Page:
Several times now well-meaning, if misguided, people have suggested I stand for council. I know. When my mother-in-law heard about this, the first time it happened, she almost broke a hip laughing. Because I simply do not have the temperament for it. Can you imagine me coping with long boring meetings, misogynist old farts or the tedious minutiae of engineering reports: “Is it going to flood? It’s not? Excellent, let’s all go home then.”

Such were my thoughts last Saturday as I sat through a three hour meeting that made Brexit look straightforward, held at a school in a seaside community just outside Dunedin. There were the usual pitfalls: technological failures, reading out entire reports instead of just handing copies around, a bewildering focus on the cost of tea towels and whether it should be put in the general expenses column.

That took care of the first hour. Next, to the reason for the great number of permanent and part time residents who’d turned out in the freezing rain for a meeting they’d normally sleep through: plans to install a toilet on the reserve of this quiet seaside village. A poo had been seen (sadly not photographically documented − as Councillor Andrew Noone later intimated, poo hearsay isn’t good enough) and on the basis of this single fouling, events had been set in motion resulting in the most frightening phrase in the English language being uttered: “Hello, I’m from the council, and I’m here to help.”

A toilet expert ran through the various considerations, three of which were purposefully completely absurd (“let’s put it in the cemetery,” oh, how culturally sensitive) in order to make the bad thing look less bad. “He really knows his shit,” said the economist, looking a little flushed. The room was getting hot, with impatience. We had come to bury Caesar but were being forced instead to listen to digressions on odour dispersal, bird bathing (something tourists do when there is water in a public facility involving washing their smalls and having a quick sluice of their stinky parts, the solution being a dry waste system) and the notorious difficulty of keeping public toilets clean. Security would be provided by the DCC to stop vandalism and antisocial behaviour. Good lord! This was really selling it.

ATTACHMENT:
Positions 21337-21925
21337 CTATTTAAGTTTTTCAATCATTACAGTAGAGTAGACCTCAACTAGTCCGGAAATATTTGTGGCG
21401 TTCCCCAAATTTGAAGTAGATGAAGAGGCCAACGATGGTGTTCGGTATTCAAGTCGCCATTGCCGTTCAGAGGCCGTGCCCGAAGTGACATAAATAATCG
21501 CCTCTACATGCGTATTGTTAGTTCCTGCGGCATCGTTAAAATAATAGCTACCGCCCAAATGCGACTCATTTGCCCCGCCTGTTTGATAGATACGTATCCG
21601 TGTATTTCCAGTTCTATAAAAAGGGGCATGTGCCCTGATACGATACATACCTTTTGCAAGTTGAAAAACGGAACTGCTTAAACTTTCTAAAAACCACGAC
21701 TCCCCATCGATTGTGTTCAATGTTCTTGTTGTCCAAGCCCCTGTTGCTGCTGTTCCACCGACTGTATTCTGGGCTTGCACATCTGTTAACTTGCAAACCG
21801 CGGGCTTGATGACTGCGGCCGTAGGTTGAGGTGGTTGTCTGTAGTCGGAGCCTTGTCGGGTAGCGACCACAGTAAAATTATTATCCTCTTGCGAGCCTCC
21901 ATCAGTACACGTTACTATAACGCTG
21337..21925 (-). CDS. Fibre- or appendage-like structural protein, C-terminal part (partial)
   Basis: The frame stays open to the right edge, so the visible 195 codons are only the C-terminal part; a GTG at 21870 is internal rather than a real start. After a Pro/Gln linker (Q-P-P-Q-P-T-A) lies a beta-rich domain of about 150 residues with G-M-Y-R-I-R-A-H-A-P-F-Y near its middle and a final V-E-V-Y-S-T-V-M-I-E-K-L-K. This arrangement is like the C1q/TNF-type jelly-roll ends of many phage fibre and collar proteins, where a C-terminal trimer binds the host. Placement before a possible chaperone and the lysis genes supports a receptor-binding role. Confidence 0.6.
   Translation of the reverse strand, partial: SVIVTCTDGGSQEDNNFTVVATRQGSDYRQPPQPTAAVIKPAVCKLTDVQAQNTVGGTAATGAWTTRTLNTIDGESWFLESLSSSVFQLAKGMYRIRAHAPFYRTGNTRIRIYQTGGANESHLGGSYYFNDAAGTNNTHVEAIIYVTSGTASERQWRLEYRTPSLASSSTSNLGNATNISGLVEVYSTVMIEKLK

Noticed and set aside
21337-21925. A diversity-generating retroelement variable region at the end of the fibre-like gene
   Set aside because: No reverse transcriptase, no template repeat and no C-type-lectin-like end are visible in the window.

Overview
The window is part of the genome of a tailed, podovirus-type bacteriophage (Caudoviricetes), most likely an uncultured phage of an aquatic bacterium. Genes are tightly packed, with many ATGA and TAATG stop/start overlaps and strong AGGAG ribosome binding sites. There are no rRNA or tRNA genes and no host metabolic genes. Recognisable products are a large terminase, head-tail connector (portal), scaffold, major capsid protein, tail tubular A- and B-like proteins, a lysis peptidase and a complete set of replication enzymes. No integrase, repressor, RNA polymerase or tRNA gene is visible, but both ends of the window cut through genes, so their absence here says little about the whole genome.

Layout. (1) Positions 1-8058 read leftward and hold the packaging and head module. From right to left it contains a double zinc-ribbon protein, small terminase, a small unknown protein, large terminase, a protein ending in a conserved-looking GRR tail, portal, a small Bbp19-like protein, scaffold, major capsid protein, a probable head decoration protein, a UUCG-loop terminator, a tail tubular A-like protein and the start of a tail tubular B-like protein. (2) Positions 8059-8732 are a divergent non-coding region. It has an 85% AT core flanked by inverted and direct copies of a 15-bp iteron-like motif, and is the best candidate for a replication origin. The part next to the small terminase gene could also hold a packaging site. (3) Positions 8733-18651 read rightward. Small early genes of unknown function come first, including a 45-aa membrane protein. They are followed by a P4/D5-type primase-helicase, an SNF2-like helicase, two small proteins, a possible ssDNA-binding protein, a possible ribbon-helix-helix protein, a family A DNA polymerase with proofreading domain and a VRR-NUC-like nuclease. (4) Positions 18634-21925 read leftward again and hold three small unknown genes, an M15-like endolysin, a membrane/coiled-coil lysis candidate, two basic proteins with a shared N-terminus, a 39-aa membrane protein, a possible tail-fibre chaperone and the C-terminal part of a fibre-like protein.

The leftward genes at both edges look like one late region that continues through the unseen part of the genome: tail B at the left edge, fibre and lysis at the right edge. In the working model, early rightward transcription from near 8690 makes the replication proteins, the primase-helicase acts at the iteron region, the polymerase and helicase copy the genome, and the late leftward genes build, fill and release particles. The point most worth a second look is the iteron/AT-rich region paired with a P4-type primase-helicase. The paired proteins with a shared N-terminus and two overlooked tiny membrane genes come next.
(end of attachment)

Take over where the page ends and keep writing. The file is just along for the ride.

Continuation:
Strangely polite, while child-size chairs crushed our spines to powder we listened and listened as the manifold intricacies of the thing we had absolutely no interest in having were explained at length. However, someone had pooped and someone had complained and now it was a public health matter, the council involved. Unfortunately there was no way to back out of their presence, or hypnotise them to ambivalence with, “These aren’t the droids you’re looking for.” No diverting the great meddling eye of Sauron now.

Sweet old duffers inadvertently spoke great truths. “We don’t have busloads of people coming here,” they said. Yes, because there isn’t a toilet. “Wouldn’t a toilet attract more people to the area?” By Jove, I think you’ve got it! We could decide how much information we wanted listed on the council website, said the nice lady from Planning and Gravel (I think). Nothing could be done about Lonely Planet, obviously. Lonely Planet! What century were they living in? The only thing Lonely Planets were good for these days was shoring up the walls of Pakistani high rises, in lieu of bricks.

The economist demonstrated the Camping NZ app he had downloaded on his phone that morning, showing every toilet in the vicinity. “What is your point!?” thundered a local. Things fell apart. The centre could not hold, nor the veneer of civility. Freedom campers! Warrington! Last summer! Councillor Noone was of the opinion tourists were great for the economy. It was Nimby-ism to try to stop the toilet, and by extension, tourists. Well, yes, that’s exactly what it was. It was our backyard and we did not want it.

A toilet wouldn’t attract freedom campers − that was a ridiculous idea, apparently. I said I thought it was ridiculous to think it wouldn’t attract them. That if we built it, they would come. I was told on no uncertain terms that I was wrong. Something I will be delighted to be in the fullness of time, if it means no white campers cluttering up the foreshore for months on end, no rubbish or empty cockle beds. “Stop talking,” whispered the economist. “We have to live with these people.” But we also have to live with the consequences of the decisions we make, just as Great Britain now has to live with Boris’s.

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AuthorLisa Scott